Jenny Fenig:                      Yes.

Melinda Wittstock:         And it was like stop, think. Are you really in alignment? Are you really doing the thing that you want? By the way, we’re going to shine this really, really blinding bright light on every single thing that’s wrong with society. And if you’re an entrepreneur, you’re called now because you can go fix those things.

Jenny Fenig:                      Absolutely. And that’s what you see. You see these solutions rising up. In that particular space, we discovered a tool called outschool.com over probably the summertime, which we use a lot for my kids. I mean, it’s not just for homeschooled kids, it’s for anybody. And they have teachers come on, and they say I have this class I can teach. It’s a three week class, or it’s an ongoing thing, or I can be a tutor. And then Outschool is basically the technology platform that matches up educators with students, with learners. And then the platform helps you connect. You log on, you see the video, you can communicate back and forth. I just think it’s brilliant. And we use it a lot.

So I think for all of us, it’s just to look at what are the problems right now? What are the issues? And then how can you step in and provide a solution? That’s it. It’s how can you provide a solution. And for women, especially, I think a lot of us are called in the service space, because that’s just how we’re wired. We love it. And we tend to create businesses that we’re really passionate about. Like we’re really aligned with. And not just things that we know can make a lot of money, but we don’t care about. Like you just-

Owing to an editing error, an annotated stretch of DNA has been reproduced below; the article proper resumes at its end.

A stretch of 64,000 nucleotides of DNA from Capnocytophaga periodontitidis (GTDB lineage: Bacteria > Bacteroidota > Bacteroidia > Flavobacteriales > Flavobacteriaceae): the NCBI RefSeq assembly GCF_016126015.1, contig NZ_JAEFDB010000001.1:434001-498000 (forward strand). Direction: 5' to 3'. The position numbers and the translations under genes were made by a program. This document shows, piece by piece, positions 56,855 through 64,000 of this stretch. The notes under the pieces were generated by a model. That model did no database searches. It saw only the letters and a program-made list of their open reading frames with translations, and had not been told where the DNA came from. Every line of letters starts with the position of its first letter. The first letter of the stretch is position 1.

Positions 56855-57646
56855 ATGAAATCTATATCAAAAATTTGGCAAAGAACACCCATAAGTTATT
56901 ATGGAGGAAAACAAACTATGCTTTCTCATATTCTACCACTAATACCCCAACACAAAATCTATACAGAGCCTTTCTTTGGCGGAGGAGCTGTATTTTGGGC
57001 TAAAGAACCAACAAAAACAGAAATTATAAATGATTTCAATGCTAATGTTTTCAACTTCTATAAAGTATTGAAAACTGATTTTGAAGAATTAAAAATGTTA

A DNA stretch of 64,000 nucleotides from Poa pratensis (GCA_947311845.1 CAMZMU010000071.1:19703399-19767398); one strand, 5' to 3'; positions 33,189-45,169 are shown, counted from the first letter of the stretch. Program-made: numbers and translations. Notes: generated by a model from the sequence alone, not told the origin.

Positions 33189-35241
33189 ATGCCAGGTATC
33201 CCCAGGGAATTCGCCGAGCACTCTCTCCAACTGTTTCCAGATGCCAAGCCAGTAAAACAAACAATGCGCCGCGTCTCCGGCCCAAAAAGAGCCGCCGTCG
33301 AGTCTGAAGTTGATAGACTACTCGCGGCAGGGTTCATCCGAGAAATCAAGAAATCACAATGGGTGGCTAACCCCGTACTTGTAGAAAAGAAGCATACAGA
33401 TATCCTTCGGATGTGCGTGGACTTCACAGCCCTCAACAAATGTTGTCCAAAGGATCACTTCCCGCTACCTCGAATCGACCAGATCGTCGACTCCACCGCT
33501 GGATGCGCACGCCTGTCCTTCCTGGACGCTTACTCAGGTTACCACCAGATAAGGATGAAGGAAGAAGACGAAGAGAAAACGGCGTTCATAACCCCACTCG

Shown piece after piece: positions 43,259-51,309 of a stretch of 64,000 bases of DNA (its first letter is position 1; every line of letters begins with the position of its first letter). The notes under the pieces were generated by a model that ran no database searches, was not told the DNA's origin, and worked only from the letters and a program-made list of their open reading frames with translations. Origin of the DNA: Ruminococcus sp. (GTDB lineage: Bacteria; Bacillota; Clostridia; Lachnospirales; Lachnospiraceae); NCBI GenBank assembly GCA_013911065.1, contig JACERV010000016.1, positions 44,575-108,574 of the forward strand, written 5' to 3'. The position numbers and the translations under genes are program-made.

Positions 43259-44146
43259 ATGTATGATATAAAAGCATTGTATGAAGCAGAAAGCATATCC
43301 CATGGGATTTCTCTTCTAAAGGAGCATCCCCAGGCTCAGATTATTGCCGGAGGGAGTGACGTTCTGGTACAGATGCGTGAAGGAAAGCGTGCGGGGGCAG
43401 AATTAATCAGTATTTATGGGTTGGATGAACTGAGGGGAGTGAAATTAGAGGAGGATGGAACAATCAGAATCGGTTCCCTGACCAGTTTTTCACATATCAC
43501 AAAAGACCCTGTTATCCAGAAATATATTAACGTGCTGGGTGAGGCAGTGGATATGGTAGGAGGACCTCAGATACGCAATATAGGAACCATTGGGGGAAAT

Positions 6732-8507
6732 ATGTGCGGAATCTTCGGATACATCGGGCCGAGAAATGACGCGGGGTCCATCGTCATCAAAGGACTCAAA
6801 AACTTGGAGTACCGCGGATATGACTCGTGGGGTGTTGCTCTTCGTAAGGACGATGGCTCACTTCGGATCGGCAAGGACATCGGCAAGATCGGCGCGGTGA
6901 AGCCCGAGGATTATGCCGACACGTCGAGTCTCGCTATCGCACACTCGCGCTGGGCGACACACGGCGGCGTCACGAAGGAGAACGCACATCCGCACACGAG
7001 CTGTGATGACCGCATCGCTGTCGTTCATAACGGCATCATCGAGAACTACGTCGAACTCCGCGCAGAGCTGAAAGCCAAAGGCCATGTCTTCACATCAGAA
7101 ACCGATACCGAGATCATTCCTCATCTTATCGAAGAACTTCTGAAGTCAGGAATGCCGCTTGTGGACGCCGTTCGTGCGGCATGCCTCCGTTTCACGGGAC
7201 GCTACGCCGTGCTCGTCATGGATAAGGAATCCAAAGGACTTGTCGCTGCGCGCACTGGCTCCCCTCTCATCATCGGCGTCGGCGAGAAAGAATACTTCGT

Melinda Wittstock:         Yeah, it’s hard. I think it’s hard for women just to do a business purely on a transactional basis.

Jenny Fenig:                      Totally. And I’m always amazed because you learn about these industries, or these areas that you’ve never even thought about before. Like, the plumbing supply industry or whatever. And these are businesses that will always be successful because you always need plumbing supplies, but still that’s not something that I would be particularly passionate about. So my insight for women is to really tune into how are you uniquely designed to serve? What are your family’s needs right now? Because this is reality. Like, this is reality. And for many women, it more falls on your plates. Okay?